Sunday, January 10, 2010

Piecing Together Stories

Jigsaw puzzle season has begun.

Between New Year's Day and Easter each year, I clear off my dining room table and bring out my big jigsaw puzzles. Some will be new puzzles that I picked up at autumn church bazaars. Some will be old friends, like the one I'm working on now, showing a collection of interesting teapots. Most are 500 to 1000 pieces, some bigger. I work on them as I get time--an hour at night when there's nothing on TV, or on a snowy Sunday afternoon, or while I'm waiting for my own tea kettle to boil in the morning.

What's this have to do with writing? I've found that when I spend a little time working on a puzzle each day, I write more. I have more ideas. I see my way out of writer's block faster. I have less trouble seeing the "big picture." The writing is easier and more enjoyable.

Why? Because writing doesn't take place on paper or on a screen. Writing takes place in the mind.

Agatha Christie said in her autobiography that she got more writing done while washing dishes than anywhere else. While her hands did a familiar mundane task, her brain was working out story details. Margaret Maron plays solitaire--not on the computer but with real cards. She has a table near her desk and when she gets stuck on a story, she'll turn away from the screen, lay out a hand of solitaire, and play until her brain nudges all the kinks out of the problem.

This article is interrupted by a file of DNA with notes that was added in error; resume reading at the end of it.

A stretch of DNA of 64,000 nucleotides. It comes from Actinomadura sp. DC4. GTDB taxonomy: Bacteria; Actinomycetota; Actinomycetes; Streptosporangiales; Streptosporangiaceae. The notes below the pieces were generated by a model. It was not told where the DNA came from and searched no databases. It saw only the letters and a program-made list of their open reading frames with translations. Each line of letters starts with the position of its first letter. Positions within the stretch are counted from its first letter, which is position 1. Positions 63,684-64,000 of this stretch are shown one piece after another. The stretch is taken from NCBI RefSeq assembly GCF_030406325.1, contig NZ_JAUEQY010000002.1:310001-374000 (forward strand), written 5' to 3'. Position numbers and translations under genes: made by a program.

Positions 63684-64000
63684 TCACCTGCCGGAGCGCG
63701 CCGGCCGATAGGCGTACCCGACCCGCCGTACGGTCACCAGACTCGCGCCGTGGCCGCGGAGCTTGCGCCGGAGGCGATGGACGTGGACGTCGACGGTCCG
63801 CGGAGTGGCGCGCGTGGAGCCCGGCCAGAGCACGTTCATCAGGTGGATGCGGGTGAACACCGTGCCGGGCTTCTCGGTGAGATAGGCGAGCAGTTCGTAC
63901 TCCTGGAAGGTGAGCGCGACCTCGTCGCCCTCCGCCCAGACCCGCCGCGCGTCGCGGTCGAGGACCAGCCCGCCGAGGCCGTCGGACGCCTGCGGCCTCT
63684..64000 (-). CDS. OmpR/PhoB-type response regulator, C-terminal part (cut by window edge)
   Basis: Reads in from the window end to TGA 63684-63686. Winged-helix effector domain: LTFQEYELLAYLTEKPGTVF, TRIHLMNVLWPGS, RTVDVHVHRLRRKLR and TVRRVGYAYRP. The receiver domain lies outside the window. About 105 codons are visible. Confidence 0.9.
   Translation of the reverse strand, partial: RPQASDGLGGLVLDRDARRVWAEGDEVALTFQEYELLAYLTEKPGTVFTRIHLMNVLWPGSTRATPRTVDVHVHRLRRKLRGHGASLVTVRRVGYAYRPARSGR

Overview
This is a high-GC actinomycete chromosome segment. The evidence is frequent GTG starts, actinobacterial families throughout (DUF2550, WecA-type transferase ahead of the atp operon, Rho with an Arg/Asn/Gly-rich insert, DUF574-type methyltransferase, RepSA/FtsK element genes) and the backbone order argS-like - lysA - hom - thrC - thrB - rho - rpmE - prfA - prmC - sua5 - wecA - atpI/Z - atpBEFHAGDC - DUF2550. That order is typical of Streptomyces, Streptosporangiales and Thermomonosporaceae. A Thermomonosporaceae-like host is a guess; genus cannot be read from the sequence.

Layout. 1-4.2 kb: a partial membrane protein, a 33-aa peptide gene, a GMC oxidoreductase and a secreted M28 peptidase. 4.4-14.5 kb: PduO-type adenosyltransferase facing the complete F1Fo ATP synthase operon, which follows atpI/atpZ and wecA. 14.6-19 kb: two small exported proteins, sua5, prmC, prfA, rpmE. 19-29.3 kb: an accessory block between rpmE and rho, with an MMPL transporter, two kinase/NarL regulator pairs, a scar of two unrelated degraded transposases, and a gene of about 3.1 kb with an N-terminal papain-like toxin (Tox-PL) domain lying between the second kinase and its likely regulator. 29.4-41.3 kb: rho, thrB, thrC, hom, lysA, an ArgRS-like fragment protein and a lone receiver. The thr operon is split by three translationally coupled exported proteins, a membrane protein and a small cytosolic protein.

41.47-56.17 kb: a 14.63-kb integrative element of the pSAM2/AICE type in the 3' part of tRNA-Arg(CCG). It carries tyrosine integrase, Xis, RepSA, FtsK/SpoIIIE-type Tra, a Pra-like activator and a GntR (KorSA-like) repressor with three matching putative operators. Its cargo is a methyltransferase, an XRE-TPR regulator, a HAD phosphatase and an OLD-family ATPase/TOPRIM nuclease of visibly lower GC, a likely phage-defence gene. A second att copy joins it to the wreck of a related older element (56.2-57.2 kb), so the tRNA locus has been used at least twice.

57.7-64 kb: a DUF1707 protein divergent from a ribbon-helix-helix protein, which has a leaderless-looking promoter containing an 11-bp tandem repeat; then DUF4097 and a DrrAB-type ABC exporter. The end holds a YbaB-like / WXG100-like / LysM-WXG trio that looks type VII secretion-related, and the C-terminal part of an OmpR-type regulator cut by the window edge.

In warmer weather, I work in my garden and go for walks. Quite a lot of my novel HANG MY HEAD AND CRY was worked out while taking walks. Physical activity is lovely for us writers. Gets more oxygen up to the brain. Gets us up off our butts. Human beings weren't meant to sit so long.

I've heard some writers say that they make themselves sit at their computers for a certain number of hours each day, whether or not they get much done. I have to wonder if they'd get more done if they got up and did something else for a half hour. Staring at a screen of words can only tell you where your story's been, not where it's going. I'm not saying that the words aren't important. They are. Words are the only thing that will transport the story from the writer's mind to the reader's. The communication must be clear.

But we aren't simple wordsmiths. We have to be storytellers first. Stories evolve in the mind, not on the PC.

Stop reading this and go take a walk. Or put together a puzzle.


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